Sunday, June 13, 2010

The Alternate Self

Adoptees who go in search are not sure just who or what they hope to find. They say they are looking for their medical background. They say they want to see their mother’s face. They say they want to know who they are. They say they want to know why they were given up.

They do not know that they are also looking for the alternate self they left behind –the ghost baby, who has not moved or grown in all those years. The baby who was born, but stayed with its mother, while they went forth in the world to be adopted. This baby will be waiting for them when they return to their original mother. They are and are not this baby.

“Mommy!” they’ll cry when they hear her familiar voice.
“Baby!” the mother will cry.
They know each other, this mother and baby, even if the adult adoptee and the older mother are like strangers to each other. .

This is the magical moment for adoptees to pick up where they left off. A second chance. They can take the name they once had. If the mother didn’t give them a first name, they can take her maiden name. They can go on from there to the alternate life with her – the life that might have been -- as if they have never been separated.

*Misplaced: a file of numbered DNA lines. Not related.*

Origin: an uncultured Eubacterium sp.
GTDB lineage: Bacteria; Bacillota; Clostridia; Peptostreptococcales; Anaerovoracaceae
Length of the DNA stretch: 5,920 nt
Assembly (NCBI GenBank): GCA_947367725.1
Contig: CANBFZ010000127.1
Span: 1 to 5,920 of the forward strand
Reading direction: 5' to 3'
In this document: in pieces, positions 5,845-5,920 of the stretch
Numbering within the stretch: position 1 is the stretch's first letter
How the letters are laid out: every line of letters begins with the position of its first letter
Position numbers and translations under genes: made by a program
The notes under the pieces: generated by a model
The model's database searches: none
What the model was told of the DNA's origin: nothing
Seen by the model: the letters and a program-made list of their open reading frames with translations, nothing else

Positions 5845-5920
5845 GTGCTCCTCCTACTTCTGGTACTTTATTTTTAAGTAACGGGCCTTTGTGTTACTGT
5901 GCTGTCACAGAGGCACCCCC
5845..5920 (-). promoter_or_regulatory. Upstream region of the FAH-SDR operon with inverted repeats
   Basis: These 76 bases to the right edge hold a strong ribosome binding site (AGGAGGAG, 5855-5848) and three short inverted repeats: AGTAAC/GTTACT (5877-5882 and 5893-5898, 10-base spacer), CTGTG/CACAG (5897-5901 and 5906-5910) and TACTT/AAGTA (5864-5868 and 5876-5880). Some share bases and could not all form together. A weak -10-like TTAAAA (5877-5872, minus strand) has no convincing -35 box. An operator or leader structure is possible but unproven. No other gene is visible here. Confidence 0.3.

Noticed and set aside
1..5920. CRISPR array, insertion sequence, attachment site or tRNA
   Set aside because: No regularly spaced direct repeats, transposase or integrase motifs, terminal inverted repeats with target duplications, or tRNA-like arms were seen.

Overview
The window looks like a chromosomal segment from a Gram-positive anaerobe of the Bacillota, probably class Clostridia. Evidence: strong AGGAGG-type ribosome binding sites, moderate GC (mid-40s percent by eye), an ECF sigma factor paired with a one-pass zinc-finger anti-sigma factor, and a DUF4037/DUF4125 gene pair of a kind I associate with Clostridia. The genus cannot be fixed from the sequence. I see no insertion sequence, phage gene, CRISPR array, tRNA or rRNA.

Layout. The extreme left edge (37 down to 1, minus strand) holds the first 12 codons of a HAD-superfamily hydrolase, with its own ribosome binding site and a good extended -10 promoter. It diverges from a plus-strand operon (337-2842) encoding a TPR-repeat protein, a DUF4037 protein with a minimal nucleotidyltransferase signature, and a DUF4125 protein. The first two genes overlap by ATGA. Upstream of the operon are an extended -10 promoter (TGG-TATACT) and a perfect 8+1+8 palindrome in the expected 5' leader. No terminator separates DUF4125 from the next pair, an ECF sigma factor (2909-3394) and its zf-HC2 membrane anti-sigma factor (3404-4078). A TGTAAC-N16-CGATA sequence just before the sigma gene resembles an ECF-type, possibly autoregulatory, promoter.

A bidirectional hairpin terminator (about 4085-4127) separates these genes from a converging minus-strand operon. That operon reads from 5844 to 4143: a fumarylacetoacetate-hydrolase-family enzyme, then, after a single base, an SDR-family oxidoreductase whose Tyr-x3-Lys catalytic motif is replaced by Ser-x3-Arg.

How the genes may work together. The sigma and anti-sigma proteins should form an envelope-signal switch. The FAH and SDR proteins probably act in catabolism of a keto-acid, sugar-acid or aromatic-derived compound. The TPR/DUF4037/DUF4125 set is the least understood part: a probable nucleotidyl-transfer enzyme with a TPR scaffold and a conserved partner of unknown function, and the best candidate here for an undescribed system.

But they have been separated. The alternate self can be at odds with the adopted self, as each attempts to be the dominant one. During this struggle, adoptees can feel they have no self at all, each self having wiped the other out
And the alternate life can prove to be an illusion, as adoptees try to replace what is with what might have been.

Yet over time many adoptees succeed in the struggle, forging a new life together with the birth mother out of the traumatic shards of the past. The alternate self and the adopted self find some compromise and resolution in an integrated identity.

If adoptees are fortunate, their adoptive parents, who are like gate keepers with the power to block the way to the alternate life, let them pass through. Then past and present can merge, along with the ghost baby and the adult adoptee, birth parents and adoptive parents.

A triumphal march together into the uncharted future.


  1. As someone struggling with rejection a second time around, your words provide a helpful framework in making sense of what I had, what I have, what I have lost, and what I hoped to find. My aparents have risen to the crisis and are providing support I never dared hope for. Being adopted is definitely a challenging, ongoing psychological process.

    I don't regret my search, though. Knowledge is both power and pain, and I accept that.

  2. "They say they want to see their mother’s face. They say they want to know who they are. They say they want to know why they were given up. "

    This was the reason I went.

  3. Or not, never able to view my adopters as gatekeepers which continues to give them the power.